The averaging period associated with the collection of an odor sample is determined by the time it takes to collect the sample. So, if a 30-liter sample bag is filled at the rate of 3 liters per minute, then the averaging period for that sample is 10 minutes. That an odor panelist may take seconds or minutes to determine what that odor concentration or intensity is, does not change the averaging period for that odor sample.
In dispersion modeling, the averaging period associated with an odor plume impact is 1-hour when using dispersion coefficients based on boundary layer theory and can be as short at 10 to 15 minutes if the dispersion coefficients are based on Pasquil-Gifford-Turner dispersion curves.
To estimate odor impacts for periods of less than 1-hour, an adjustment factor needs to be applied.
The peak-to-mean ratio varies with turbulent intensity, but can often be simplified to the 1/5 power law. A consistent set of adjustment factors that can be applied across all turbulence scales has not been generally accepted. However, an odor nuisance standard may define a duration of less than 60 minutes.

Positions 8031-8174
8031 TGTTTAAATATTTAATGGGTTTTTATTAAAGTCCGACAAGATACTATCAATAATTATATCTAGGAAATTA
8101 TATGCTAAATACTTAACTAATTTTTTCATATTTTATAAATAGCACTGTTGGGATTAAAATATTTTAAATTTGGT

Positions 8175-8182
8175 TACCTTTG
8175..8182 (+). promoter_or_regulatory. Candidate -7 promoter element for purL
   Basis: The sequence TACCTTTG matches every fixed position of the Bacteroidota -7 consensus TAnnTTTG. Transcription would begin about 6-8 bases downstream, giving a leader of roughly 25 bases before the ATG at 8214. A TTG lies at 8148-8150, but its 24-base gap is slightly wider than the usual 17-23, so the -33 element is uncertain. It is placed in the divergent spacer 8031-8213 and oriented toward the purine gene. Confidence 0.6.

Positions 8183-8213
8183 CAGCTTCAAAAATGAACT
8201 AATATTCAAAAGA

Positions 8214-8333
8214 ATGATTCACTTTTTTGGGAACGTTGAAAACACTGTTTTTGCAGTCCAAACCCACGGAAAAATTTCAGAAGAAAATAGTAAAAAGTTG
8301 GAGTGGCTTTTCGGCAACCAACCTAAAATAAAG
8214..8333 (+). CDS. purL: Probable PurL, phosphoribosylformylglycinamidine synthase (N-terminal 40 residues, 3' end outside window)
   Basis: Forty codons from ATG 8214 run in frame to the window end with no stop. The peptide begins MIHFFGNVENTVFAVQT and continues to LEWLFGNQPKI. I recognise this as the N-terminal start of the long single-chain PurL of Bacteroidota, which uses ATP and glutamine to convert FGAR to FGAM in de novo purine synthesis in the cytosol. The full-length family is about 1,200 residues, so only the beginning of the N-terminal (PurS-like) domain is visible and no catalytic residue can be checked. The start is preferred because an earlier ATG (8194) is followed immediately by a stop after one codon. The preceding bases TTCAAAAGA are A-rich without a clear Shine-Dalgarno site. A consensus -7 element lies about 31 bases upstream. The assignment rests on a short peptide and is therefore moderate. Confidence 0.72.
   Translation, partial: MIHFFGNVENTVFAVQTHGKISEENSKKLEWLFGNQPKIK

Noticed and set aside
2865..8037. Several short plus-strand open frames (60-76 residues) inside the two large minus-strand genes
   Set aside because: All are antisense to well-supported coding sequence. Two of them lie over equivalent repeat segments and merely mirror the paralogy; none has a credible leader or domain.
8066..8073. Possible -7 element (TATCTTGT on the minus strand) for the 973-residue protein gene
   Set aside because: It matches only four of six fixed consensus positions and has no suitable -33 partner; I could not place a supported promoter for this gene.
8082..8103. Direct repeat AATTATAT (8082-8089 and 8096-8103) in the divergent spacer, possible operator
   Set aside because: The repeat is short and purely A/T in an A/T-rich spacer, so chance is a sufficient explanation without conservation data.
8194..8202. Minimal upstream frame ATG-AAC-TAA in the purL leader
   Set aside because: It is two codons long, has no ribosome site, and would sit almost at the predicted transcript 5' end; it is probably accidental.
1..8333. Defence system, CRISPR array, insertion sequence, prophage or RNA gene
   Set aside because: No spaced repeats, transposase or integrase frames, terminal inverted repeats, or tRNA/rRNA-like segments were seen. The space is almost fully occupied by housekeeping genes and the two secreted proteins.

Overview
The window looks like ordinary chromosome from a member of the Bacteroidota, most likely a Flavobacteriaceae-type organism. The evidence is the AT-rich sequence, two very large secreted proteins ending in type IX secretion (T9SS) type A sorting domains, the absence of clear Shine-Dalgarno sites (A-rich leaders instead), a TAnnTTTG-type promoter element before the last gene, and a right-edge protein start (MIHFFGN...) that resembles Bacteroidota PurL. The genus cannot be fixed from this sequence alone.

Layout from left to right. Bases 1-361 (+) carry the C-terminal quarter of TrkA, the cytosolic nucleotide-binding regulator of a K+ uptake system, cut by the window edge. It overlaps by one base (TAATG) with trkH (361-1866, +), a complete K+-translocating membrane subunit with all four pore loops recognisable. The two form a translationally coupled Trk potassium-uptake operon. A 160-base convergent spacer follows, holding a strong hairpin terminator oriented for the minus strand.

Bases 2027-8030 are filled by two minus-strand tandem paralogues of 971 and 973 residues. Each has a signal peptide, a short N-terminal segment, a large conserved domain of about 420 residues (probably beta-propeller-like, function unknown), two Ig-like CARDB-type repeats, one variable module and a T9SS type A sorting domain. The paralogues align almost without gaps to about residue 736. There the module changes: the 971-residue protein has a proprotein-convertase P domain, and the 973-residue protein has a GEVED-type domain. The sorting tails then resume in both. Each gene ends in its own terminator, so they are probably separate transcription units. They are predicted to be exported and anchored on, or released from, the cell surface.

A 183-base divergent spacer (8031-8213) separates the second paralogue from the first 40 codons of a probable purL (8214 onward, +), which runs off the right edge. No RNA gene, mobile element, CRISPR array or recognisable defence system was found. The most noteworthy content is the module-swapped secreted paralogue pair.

Frequency of Occurrence
Odor nuisance standards do not preclude the occurrence of odors that are above the odor threshold limit. The nuisance standard only precludes that the frequency cannot be such that a person cannot enjoy the use of his property or conduct business. When conducting an odor impact assessment, one needs to define whether this translates to a 0.1, 1 or 10 percent exceedence criteria.
If you would like to know more about odor dispersion modeling or understand if your odor study was done correctly? Talk to a senior odor expert: